Opening Yorkshire to private investment is essential for the club’s future, says Colin Graves

Leeds, May 20 (IANS): Colin Graves, the Chairman of the Yorkshire County Cricket Club, has said the club must go from a traditional members-owned club to becoming a private structure -– through a process of demutualisation -- in order to survive in the future. Graves was re-elected as Yorkshire's chairman for a second stint in February this year. Through a statement on the club’s official website, Graves said Yorkshire lost 2.7 million pounds, despite hosting an Ashes Test last year, which takes the total losses beyond 9 million pounds.

“As discussed at our AGM in April, the Club’s current status as a mutual society continues to prove a blocker to attracting private financing. A demutualisation -– thereby converting the club to a private structure, which unlocks potential private investment – appears at this point essential for the Club’s future.”

“My firm intention is that members’ current rights are protected, and that demutualisation would represent no change to their current interaction with YCCC. The Club would be better structured to be self-sustaining, still in existence, and to capture maximum value for YCCC from any processes such as The Hundred.”

“Other county clubs, including Hampshire and Northamptonshire, have successfully demutualised and are realising the benefits of this structure. We expect to share further guidance around demutualisation and the required process in the coming months. As ever, I will look to keep members fully informed and involved,” said Graves.

The losses also include 1.9 million pounds of “exceptional” (i.e. non-cricketing) expenses being incurred, more so probably due to the legal costs of fighting racism cases. The situation becomes more dire considering Headingley won’t be hosting men’s Tests in 2024, 2027 and 2028.

Talking about the financing that Yorkshire has been able to secure, Graves said, “In addition to £4 million of new funding secured during the first quarter, the Club now requires a further £5 million during the summer to ensure that it has a sustainable future.”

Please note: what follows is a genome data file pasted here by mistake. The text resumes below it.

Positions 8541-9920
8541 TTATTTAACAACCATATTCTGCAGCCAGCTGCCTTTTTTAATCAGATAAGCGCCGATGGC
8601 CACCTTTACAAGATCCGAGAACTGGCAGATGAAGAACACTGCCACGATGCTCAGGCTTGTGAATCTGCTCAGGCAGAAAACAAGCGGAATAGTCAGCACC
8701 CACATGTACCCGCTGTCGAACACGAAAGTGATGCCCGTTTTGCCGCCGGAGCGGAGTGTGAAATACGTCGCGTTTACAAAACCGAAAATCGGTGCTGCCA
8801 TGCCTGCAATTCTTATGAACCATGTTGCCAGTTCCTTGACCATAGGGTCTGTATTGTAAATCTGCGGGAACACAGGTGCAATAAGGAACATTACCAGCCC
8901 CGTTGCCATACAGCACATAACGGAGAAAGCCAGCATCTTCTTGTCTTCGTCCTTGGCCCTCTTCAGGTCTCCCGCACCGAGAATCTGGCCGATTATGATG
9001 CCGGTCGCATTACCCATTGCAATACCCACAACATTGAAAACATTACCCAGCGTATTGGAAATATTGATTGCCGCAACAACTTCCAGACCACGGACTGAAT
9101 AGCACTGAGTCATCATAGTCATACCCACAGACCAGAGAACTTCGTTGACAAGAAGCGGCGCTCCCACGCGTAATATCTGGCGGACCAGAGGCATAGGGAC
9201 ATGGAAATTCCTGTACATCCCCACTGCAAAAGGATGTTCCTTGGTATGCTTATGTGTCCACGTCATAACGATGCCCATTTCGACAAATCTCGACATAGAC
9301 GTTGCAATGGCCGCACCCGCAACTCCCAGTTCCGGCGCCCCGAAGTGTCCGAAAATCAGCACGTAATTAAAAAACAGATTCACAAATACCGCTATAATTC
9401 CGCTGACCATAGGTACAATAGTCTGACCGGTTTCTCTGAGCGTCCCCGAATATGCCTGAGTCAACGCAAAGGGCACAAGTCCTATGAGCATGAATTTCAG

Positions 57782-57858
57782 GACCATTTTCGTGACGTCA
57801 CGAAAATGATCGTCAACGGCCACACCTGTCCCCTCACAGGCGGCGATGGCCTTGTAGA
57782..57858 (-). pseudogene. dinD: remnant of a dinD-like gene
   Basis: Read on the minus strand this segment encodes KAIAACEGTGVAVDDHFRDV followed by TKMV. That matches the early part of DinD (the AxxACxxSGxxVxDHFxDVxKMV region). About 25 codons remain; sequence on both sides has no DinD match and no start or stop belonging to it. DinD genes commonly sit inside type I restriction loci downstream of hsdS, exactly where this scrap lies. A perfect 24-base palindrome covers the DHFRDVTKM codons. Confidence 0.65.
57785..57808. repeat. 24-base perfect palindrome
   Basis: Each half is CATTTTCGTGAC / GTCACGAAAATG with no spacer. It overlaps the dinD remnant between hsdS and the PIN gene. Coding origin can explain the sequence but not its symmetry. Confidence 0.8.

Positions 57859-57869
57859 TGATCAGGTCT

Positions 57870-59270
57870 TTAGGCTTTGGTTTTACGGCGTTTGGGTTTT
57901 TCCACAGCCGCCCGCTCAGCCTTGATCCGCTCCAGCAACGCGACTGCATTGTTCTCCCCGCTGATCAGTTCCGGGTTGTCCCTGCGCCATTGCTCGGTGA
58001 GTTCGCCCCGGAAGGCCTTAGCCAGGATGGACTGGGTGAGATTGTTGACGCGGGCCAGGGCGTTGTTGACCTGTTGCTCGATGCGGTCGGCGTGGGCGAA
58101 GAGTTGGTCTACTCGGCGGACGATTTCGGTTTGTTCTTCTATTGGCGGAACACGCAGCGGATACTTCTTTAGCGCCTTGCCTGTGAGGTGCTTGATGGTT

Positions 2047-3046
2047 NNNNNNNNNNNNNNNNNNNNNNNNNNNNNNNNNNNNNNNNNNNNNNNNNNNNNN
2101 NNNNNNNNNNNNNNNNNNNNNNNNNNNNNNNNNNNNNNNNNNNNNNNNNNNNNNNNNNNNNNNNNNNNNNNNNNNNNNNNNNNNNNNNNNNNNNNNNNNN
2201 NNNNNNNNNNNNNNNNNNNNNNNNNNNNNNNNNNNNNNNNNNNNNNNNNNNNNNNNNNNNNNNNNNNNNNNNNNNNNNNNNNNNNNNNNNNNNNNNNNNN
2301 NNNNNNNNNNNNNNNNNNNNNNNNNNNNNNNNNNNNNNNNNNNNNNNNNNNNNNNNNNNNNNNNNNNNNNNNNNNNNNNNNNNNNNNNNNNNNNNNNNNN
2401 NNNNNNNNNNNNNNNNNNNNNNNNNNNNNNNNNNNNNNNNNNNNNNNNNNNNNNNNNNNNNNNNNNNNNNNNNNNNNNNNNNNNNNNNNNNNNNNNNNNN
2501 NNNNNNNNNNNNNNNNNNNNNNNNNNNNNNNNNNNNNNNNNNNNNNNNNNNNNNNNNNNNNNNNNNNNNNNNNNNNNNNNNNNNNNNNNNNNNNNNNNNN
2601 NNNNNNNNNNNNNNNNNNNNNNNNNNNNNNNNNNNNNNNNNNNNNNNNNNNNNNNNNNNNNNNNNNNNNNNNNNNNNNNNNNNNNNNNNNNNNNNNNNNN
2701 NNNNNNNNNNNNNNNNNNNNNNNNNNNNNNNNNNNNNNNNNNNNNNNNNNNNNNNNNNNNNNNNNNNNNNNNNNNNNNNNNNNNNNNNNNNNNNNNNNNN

“We are currently engaged in discussions with several credible potential funding partners and are scrutinising them based on their commitment to: i) Yorkshire cricket, ii) our members, and iii) the preservation of our Club for future generations. We will continue to provide regular and timely updates, as appropriate.”

“While there is continued speculation around potential future cash inflows from an auction process in respect of The Hundred competition this winter, this continues to be speculation, without any guarantee.”

“As there is no certainty around the amount or timing of payment that YCCC might receive, we cannot rely on this process and must proceed with sourcing our own much-needed additional financing. These fundraising efforts are being undertaken alongside a thorough exercise of reducing the Club’s cost base, targeting material efficiencies and the reduction of our funding need,” concluded Graves.



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Title: Opening Yorkshire to private investment is essential for the club’s future, says Colin Graves

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